Let me tell you all something else. None of us actually practiced less, yet Dubeyji called us all “Faki baaz.” Because for him there was nothing like too much practice. “If we are breathing we should be practicing” was the best way to describe his attitude.
Dubeyji was also very good at hunting down egos. I remember he once told his close sangha disciples that I had attained kechari mudra (a difficult mudra) in under one month and that it can happen only through the Grace of God. I was super-elated and my ego began to swell. Dubeyji obviously sensed that in me. Later my dear friend, Rishi, was talking to him and told him that since I had attained Kechari I now believed I could attain many more siddhis.
Guruji was furious. He told Rishi that I first needed to graduate school before I could talk about PhD subjects. Guruji knew Rishi would often take instruction from me for Kriya practice. What better way to teach me a lesson on humility! So he told Rishi, “Go advise Rajiv to work harder and not rest on his past laurels.” I obviously got the message and even though I felt really shaken at the time I saw the compassion and love he truly had for me. Dubeyji was not angry with me. He was dealing with the ego that the world (samskara) often brings as poison in our spiritual life. When I saw that clearly in my mind, my love for my Guru increased even more. He was a charmer, charming the snake of vasanas away from our lives slowly but surely.
Dubeji would warn me against dangers, perils and traps that lurk around us and often times he had to pull me out of them. He would do it so very lovingly and then would smile and say it was all good. There were periods when I drifted into a bhoga and missed my practices, and then I would feel guilty about it. He would say, “Don’t beat yourself up. Everyone here is a bhogi. Just get back into practice. Be a big bhogi but a better yogi.”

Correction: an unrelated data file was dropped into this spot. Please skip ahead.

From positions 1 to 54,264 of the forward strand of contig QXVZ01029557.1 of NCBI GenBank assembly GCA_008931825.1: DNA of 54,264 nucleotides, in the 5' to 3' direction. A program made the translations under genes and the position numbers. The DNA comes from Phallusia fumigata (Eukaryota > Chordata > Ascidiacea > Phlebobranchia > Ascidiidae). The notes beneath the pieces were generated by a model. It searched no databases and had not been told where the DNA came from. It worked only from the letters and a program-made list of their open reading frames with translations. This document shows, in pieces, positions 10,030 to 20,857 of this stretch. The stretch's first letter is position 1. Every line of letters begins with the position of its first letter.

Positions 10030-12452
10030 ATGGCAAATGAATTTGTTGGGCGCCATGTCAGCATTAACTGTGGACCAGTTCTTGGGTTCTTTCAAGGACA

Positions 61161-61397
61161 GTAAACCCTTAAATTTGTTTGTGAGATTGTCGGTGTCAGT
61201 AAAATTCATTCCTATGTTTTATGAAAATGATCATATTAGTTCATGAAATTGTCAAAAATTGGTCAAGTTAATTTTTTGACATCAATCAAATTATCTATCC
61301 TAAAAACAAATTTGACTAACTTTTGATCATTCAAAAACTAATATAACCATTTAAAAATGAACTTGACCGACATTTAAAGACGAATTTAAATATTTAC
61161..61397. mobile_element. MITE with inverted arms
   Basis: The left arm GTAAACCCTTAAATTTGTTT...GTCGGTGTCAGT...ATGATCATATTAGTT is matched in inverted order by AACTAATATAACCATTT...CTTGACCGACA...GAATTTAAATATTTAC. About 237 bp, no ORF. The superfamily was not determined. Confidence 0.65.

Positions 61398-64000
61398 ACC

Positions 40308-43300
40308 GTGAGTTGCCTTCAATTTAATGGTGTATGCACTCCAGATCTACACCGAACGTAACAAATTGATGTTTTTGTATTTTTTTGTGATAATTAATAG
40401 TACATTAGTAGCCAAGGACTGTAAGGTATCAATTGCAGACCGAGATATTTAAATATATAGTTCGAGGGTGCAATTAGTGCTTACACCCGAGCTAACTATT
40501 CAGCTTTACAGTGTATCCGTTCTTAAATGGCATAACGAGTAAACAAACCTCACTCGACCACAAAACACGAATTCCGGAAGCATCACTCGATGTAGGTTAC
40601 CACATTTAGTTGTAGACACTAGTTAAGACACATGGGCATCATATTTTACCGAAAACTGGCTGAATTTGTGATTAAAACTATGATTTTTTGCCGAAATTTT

I remember the last advice Dubeyji gave me was “Remember whenever you get into a ditch again, fall back more strongly into practice.” The real master is within our practice. To me Dubeyji will always be the best snake charmer I have ever met and I would again gladly be the “Faki baaz” if that could bring him back in my life.
The word “halahal” has special significance in Indian mythology. During samundra manthan(churning of the ocean) the devatas and the asuras were expecting the nectar of immortality. But what came out first was poison (halahal). That created panic amongst both the devatas and the asuras. Shiva then appeared and drank the poison and Shakti, the consort of Shiva, anxiously pressed his throat with her hands to prevent the poison from descending into the stomach.
When deep churning takes place due to one’s sadhana, the activated kundalini first brings to the surface a lot of negative tendencies (halahal) which have been kept hidden. This can often overwhelm a sadhaka and he may not know how to get rid of it or process it. The Guru appears as Shiva due to his compassion and through Shakti, the power of transmission and grace helps his shisya through such challenges.
Gurus may or may not be physically present but they continue to guide us from subtle realms. I always feel the protective sheath of Bhagavan Ramana, Dubey Baba and Devi Maa Shakti guiding me through the darkest phases of my life.